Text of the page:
[Eds. Note: This is part two of a three part series, in which we check-in mid-year with the three men who head Long Beach’s educational institutions. This series also appears in our February print edition, available for free at more than 500 locations citywide. Click here to find a copy near you.]
Although Long Beach City College has been facing major challenges in the last four years–eliminating positions, discontinuing programs and, most disconcerting, turning away capable students–President Eloy Ortiz Oakley, much like his other Long Beach education counterparts, remains hopeful though cautious.
“As far as Long Beach is concerned, we get the focus on improving the relationship between the [Long Beach Unified School District], Long Beach State and LBCC,” Oakley said. “I am proud we were able to maintain that focus through the Long Beach College Promise.”
The praise for the Promises Pathways initiative is not hyperbolic given that the initiative has not only gained statewide notoriety——Long Beach recently hosted a delegation from San Francisco which included the mayor’s office, as well as San Francisco’s unified school district, community college and Cal State University to examine how the initiative could be implemented elsewhere—but the fact that the numbers speak for themselves. The initiative’s first thousand students had a staggering 500% increase in transfer-level English completions and an equally staggering 200% increase in transfer-level math completions—with many of these gains being achieved by Latino and African-American students.
Oakley feels that despite significant budget cuts, LBCC, along with LBUSD and CSULB, will ultimately thrive——particularly thanks to this partnership——after turning the corner of what he feels can be legitimately described as the “greatest challenge to public education since the passage of Prop 13.”
That proposition, passed some 34 years ago, is the anti-tax bane upon public education’s back. Passed by an overwhelming 62.6% majority, the proposition effectively decreased and capped property taxes significantly while setting absurdly high thresholds on how our State can spend money——and that simultaneously shut out our public education system to billions of tax-dollar revenue.
The latent effects of Prop 13 along with the recession have led to cuts totaling millions of dollars since the 2008-2009 school year, including layoffs, reduced work hours and discontinuace of programs such as photography and automotive technology. In an announcement of such cuts early last year, Oakley stressed that these hard decisions were forced upon the college due to declining support from the state, but the passing of Proposition 30 last November (which eliminated the need for $4.8 million in trigger cuts) has renewed Oakley’s positivity in dark times.
“I am excited about the fact that, while we have a way to go, we are at the end of these challenges,” Oakley said, noting that the school is also more prepared on how to handle cuts if necessary in the future. “But I can see that there is a light at the end of the tunnel——we’re moving forward.”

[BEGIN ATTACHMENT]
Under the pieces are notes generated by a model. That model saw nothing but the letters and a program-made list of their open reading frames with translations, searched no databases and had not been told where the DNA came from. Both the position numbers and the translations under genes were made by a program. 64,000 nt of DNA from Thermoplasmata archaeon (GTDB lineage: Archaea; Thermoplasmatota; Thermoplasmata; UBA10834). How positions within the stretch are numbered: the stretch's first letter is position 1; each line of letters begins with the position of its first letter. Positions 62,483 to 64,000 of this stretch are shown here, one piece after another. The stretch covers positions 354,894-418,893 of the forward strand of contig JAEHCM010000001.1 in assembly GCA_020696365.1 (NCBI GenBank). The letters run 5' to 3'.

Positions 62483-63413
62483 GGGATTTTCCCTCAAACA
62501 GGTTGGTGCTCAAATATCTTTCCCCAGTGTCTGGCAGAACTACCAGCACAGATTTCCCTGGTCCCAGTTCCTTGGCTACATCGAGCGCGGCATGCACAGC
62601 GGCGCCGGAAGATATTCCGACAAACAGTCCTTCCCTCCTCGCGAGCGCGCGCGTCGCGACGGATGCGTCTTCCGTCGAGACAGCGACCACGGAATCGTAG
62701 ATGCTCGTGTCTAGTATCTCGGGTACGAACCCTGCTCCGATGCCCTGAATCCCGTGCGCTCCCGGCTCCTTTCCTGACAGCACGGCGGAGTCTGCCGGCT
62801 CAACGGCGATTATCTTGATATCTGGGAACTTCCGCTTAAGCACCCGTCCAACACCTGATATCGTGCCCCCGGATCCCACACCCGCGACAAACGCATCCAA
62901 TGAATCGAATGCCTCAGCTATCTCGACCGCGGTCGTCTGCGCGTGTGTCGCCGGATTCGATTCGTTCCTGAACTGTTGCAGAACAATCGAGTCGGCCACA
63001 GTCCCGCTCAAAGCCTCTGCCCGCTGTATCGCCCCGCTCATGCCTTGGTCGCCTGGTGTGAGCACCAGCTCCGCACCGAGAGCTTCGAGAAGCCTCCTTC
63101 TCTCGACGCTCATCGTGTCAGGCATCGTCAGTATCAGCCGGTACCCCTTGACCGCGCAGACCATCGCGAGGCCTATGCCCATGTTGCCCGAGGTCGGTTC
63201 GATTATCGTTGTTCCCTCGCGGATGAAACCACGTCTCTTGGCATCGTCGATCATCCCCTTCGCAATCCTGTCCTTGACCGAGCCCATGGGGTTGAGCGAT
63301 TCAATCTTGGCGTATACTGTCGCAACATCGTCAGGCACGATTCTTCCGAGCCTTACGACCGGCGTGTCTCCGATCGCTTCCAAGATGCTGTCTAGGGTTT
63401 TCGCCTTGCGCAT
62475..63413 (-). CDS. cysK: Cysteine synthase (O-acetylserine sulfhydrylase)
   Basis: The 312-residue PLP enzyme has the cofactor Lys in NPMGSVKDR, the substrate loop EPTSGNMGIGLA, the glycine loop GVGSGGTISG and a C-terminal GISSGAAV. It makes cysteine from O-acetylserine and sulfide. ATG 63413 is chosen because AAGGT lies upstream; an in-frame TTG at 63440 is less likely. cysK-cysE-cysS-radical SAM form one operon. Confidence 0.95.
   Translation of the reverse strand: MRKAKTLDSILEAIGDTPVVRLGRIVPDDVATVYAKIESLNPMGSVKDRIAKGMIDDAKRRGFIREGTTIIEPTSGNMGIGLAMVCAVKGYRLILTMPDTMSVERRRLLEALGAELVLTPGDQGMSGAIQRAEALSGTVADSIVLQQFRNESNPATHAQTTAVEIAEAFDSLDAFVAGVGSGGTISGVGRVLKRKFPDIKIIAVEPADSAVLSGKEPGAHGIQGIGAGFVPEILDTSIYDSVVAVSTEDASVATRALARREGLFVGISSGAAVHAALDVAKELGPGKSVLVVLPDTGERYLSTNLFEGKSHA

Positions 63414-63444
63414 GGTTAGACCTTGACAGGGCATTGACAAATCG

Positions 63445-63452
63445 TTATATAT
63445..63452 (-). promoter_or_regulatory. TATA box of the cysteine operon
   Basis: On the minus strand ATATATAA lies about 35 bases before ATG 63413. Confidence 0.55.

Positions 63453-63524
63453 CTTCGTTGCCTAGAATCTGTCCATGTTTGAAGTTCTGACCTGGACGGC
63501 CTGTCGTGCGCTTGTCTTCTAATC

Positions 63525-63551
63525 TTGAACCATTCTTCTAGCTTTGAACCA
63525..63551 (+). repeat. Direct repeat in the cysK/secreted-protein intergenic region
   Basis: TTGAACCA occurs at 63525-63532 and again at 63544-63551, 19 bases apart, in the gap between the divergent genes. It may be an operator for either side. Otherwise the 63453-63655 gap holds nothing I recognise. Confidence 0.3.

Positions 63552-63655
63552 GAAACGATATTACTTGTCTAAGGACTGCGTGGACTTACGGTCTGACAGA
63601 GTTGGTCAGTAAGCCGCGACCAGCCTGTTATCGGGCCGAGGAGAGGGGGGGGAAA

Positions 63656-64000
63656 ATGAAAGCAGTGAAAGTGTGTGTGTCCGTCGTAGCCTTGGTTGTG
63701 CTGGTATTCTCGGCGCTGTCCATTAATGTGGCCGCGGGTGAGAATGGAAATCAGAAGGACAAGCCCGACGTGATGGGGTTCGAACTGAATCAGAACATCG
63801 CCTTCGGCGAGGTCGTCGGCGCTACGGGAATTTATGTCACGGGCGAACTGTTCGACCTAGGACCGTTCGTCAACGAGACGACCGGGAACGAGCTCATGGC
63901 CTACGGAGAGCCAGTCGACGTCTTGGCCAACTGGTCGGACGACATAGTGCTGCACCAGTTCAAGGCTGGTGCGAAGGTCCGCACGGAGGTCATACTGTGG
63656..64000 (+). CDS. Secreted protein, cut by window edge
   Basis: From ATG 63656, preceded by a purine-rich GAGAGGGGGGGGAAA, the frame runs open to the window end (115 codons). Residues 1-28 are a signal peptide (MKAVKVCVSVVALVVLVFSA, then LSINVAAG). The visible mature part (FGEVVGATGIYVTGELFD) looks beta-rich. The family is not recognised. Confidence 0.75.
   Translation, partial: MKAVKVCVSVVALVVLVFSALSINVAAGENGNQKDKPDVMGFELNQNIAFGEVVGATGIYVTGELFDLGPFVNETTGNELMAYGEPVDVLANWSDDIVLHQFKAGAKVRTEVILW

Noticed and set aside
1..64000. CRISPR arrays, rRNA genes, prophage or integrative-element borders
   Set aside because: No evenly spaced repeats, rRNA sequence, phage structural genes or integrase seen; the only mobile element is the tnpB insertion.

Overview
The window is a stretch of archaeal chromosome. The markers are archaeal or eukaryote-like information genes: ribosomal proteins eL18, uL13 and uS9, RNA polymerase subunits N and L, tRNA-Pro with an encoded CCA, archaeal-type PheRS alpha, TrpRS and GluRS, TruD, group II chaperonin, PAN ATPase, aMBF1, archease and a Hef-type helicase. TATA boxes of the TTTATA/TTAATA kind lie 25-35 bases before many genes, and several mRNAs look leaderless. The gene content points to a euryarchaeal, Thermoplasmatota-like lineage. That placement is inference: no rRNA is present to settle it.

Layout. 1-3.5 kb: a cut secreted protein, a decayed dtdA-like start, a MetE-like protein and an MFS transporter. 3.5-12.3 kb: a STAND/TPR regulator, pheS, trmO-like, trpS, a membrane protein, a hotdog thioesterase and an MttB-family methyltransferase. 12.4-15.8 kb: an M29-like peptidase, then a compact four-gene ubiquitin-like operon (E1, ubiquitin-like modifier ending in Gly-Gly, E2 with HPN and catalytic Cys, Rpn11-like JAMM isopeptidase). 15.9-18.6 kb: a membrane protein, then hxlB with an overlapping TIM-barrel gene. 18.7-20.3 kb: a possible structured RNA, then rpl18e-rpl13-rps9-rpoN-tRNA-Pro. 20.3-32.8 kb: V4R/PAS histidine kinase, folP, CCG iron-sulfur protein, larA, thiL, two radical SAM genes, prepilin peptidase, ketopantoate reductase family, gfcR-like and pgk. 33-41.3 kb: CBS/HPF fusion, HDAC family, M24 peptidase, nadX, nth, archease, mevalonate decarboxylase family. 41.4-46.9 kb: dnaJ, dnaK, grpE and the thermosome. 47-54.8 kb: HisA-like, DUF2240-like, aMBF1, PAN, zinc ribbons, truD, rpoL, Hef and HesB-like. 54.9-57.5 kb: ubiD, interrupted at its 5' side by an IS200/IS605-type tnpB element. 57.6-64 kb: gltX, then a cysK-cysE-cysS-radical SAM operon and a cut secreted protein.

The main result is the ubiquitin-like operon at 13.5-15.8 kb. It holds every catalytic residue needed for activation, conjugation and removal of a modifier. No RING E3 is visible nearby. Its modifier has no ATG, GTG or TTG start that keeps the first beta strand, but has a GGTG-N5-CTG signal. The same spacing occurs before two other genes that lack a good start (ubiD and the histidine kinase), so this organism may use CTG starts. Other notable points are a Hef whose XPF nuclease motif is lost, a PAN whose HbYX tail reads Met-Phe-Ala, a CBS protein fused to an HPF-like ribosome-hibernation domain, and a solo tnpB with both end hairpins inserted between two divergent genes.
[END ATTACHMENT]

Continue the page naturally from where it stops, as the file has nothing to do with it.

Beginning to align the college’s efforts with how the State plans on treating its community colleges is key within Oakley’s belief in survival. The governor’s budget policies in essence confirm what LBCC——in addition to LBUSD and CSULB——ave already been working on for years: aligning resources to make the system more economically efficient, streamlining the processes which students undergo and holding a deeper accountability towards the public.
“It has been a time of great change,” Oakley said. “When you’re right in the middle of a storm, it’s hard to see why we’re doing what we’re doing. But I strongly believe that as time goes on, people will understand that we were positioning the college to thrive in a different environment. Some may argue the environment that we’re moving into is not the best for our State or students—but nonetheless that is where we’re going.”
Oakley’s point could be misconstrued as passive or even apathetic, but one cannot entirely dismiss his reasoning—after all, President Obama on the federal as well as Governor Brown on the state level has pushed education into the model that is being formed. The crux lies not in attempting to alter the way in which education is being shifted more than it is about maintaining accomplishments within the new model. “For the first time, I can wake up and say that the work we have put in over the last two and three years has paid off,” Ortiz concluded. “I am glad the conversation is now turning towards how we BUILD our community colleges and our public education institution… We pride ourselves in Long Beach as a community in being leaders.”
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